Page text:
Interactive voice response systems, or IVRs, have been implemented by numerous companies to allow callers to navigate their way to the right person or department without having to wait for an operator or talk to a live person. To be sure, this was a cost-cutting move for many firms, but it also can be a great tool to help callers get to their end contact more directly. The problem, says Mitch Lieber, principal of Lieber & Associates, a call center management, metrics and technology consulting firm in Chicago, is that, “IVRs have become a barrier at companies for many customers, so much so that legislation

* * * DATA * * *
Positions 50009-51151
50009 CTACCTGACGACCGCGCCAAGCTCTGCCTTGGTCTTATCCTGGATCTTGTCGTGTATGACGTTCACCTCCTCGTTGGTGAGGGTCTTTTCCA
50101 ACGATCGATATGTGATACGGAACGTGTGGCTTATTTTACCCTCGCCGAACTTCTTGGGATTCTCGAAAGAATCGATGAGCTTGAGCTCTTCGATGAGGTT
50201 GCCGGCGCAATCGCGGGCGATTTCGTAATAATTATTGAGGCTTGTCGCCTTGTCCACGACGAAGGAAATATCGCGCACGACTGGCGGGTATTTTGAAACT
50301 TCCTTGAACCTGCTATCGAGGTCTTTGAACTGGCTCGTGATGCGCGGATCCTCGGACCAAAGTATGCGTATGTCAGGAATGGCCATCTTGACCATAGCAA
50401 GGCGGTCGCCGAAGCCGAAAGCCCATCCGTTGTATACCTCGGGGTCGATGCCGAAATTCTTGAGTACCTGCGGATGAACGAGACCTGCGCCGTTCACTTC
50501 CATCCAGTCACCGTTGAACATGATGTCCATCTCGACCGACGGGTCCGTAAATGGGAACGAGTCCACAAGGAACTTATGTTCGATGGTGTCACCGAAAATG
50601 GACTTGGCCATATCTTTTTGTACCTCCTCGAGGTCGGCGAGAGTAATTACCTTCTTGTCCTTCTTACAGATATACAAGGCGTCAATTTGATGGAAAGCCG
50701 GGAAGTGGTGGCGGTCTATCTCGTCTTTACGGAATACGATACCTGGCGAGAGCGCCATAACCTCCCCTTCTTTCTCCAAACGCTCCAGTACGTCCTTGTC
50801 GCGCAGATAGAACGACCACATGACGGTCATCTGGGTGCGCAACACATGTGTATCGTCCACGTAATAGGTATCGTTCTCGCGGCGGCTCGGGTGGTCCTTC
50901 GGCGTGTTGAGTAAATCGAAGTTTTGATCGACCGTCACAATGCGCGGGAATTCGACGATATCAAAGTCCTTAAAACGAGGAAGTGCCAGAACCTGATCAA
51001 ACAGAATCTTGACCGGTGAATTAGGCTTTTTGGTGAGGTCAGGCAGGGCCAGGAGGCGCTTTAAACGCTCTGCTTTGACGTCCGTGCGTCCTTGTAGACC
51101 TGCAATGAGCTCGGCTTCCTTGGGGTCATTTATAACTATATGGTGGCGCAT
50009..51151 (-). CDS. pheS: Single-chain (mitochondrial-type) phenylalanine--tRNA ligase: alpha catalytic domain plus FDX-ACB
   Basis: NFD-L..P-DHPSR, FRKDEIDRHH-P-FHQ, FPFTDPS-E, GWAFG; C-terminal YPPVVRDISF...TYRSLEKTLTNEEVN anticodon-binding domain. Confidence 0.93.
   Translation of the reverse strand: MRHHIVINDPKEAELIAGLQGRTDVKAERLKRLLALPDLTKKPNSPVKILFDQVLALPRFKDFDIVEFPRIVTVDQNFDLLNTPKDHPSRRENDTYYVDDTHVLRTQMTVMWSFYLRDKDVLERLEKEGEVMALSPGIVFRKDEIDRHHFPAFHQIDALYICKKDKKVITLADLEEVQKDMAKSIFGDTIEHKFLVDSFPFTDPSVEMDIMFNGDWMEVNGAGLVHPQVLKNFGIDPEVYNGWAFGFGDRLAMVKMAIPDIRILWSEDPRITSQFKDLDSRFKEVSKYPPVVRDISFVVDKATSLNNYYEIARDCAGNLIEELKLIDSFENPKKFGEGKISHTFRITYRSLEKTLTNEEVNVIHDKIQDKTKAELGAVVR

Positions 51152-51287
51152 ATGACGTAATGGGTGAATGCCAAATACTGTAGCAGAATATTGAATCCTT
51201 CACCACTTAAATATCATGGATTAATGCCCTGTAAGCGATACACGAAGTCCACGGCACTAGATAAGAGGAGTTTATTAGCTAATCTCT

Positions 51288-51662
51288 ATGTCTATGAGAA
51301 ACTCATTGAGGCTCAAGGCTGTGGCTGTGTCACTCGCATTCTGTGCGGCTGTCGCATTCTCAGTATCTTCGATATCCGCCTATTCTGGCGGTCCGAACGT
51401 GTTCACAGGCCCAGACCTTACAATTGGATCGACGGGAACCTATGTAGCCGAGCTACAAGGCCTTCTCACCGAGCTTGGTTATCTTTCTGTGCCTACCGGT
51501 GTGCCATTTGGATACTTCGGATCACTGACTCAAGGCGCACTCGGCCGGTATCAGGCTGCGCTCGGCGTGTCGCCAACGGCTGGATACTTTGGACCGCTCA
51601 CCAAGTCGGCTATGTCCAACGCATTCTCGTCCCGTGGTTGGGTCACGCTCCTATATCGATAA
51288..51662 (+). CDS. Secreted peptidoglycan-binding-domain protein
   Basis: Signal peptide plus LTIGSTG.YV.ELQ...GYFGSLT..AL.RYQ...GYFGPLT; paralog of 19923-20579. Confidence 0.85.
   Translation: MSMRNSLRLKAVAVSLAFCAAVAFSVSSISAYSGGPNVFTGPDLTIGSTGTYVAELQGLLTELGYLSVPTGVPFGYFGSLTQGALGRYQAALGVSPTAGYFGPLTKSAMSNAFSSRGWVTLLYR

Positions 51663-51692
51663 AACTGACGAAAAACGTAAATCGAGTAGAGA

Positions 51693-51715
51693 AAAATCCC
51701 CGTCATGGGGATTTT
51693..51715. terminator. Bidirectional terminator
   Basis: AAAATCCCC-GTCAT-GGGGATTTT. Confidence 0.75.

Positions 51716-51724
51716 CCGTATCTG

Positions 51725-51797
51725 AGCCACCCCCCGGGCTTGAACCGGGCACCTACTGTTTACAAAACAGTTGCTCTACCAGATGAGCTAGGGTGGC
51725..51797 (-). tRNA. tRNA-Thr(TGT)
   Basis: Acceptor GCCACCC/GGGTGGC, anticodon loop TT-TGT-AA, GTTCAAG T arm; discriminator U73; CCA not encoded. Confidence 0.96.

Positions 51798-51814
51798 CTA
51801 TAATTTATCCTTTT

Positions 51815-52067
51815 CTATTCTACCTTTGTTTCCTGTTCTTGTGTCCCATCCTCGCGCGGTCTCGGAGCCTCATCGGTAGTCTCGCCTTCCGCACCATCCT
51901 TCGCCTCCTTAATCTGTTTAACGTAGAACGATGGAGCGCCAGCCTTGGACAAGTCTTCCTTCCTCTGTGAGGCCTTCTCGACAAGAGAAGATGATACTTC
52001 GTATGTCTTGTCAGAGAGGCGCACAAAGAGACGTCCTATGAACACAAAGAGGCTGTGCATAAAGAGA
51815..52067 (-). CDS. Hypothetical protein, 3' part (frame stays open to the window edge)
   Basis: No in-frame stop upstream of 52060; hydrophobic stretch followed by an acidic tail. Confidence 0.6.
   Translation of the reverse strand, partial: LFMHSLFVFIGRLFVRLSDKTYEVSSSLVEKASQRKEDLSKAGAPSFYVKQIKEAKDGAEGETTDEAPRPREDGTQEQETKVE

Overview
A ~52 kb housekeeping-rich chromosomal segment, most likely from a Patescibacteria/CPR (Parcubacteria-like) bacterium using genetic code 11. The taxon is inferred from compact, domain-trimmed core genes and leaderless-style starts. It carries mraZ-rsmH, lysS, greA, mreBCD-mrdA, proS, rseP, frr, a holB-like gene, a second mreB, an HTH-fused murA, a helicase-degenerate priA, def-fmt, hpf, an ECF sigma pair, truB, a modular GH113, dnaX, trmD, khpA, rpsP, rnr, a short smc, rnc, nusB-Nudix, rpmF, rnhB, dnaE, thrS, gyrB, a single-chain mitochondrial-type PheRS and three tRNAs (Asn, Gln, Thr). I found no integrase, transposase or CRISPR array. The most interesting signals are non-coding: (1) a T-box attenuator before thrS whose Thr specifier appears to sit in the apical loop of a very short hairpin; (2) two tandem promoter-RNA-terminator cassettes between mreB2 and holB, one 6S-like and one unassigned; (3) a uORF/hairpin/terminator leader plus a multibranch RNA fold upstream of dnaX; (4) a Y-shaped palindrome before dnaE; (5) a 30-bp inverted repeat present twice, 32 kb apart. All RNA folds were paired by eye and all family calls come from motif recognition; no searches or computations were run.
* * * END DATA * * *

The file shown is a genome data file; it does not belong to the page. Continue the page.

Customer satisfaction can be such a big task that it’s hard to get your corporate arms around it—especially if you don’t have a large service department. But you can make considerable progress by tackling the major customer gripes that occur. How do you identify them? Mitch Lieber, principal of Lieber & Associates, a call center management, metrics and technology consulting firm in Chicago, offers the following three-step process: Step 1: Do counts of how many customer service calls get passed up to the president or other high-level corporate officer. Step 2: Track the issues that generate these calls, and segment them into priority levels.